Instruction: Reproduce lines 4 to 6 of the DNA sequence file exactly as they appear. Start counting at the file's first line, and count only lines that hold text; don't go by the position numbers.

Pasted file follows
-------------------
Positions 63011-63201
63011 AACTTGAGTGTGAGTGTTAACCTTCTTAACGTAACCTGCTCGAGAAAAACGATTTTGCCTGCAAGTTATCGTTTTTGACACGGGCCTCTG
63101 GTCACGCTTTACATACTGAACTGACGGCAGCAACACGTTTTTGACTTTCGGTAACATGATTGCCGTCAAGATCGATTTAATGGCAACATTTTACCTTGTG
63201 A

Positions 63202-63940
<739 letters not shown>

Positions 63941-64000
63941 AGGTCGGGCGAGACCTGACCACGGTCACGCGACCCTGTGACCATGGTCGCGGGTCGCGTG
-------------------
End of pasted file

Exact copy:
63201 A

Positions 63202-63940
<739 letters not shown>